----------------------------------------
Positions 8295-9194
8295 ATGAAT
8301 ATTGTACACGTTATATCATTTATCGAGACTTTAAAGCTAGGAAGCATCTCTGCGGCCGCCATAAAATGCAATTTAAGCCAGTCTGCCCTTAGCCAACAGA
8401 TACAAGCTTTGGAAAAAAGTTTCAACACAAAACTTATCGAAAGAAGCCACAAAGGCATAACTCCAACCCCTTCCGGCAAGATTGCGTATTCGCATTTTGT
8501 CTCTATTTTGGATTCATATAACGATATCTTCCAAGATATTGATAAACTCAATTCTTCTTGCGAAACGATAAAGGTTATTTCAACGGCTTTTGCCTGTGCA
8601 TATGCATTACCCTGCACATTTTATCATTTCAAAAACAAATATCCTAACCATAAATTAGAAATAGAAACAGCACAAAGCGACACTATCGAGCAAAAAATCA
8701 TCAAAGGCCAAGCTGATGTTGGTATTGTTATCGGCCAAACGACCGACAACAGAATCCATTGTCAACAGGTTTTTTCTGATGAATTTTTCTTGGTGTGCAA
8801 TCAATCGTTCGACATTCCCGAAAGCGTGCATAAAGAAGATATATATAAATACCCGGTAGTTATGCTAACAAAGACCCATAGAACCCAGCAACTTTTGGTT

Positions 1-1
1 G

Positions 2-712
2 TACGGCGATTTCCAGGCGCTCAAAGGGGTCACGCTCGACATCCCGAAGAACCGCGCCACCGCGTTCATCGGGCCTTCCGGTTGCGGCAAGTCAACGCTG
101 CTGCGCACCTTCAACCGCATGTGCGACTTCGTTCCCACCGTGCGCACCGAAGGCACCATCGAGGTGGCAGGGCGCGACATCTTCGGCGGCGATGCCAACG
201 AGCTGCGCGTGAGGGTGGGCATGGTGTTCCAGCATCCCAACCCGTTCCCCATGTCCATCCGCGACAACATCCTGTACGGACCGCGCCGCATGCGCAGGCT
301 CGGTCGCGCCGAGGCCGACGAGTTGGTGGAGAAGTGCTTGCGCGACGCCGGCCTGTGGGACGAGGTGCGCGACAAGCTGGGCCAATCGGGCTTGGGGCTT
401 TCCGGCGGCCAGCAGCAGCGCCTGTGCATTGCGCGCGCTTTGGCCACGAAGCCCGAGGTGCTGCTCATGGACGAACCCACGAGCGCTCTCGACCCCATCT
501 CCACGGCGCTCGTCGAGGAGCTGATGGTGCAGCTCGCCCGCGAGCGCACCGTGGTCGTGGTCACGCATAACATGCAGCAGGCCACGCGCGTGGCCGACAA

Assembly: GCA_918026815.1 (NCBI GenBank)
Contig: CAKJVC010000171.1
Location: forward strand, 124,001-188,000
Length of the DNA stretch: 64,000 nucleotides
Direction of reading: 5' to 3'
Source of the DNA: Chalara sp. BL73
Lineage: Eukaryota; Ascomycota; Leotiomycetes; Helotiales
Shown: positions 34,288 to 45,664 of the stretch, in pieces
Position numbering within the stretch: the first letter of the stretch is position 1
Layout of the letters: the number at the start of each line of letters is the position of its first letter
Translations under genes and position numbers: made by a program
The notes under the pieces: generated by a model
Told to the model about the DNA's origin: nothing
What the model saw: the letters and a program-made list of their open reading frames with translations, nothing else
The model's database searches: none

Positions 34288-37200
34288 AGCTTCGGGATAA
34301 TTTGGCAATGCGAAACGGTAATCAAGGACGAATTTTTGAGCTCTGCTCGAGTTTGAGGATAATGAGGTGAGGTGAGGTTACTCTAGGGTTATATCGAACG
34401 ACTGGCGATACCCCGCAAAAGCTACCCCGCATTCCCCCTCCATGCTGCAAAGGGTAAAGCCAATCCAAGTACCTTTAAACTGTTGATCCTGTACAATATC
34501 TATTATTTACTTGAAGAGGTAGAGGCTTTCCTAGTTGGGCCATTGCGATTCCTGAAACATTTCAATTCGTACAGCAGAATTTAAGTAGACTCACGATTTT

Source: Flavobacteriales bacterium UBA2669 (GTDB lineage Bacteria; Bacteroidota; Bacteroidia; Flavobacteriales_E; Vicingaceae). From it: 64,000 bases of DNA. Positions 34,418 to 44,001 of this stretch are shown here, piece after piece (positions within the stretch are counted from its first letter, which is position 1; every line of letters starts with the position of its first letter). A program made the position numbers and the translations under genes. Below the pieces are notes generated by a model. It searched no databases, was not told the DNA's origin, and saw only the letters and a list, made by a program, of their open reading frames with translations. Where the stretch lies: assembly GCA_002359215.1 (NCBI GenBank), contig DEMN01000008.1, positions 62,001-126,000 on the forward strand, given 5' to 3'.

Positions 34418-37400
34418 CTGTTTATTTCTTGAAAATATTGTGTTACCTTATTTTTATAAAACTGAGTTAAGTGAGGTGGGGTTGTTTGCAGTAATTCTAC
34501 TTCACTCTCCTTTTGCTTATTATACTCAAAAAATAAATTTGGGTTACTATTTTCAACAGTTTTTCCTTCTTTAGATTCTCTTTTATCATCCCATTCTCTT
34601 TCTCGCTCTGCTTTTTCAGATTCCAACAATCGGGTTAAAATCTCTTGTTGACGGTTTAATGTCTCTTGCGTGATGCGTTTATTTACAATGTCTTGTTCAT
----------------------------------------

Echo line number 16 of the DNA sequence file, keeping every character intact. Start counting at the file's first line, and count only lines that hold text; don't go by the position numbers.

401 TCCGGCGGCCAGCAGCAGCGCCTGTGCATTGCGCGCGCTTTGGCCACGAAGCCCGAGGTGCTGCTCATGGACGAACCCACGAGCGCTCTCGACCCCATCT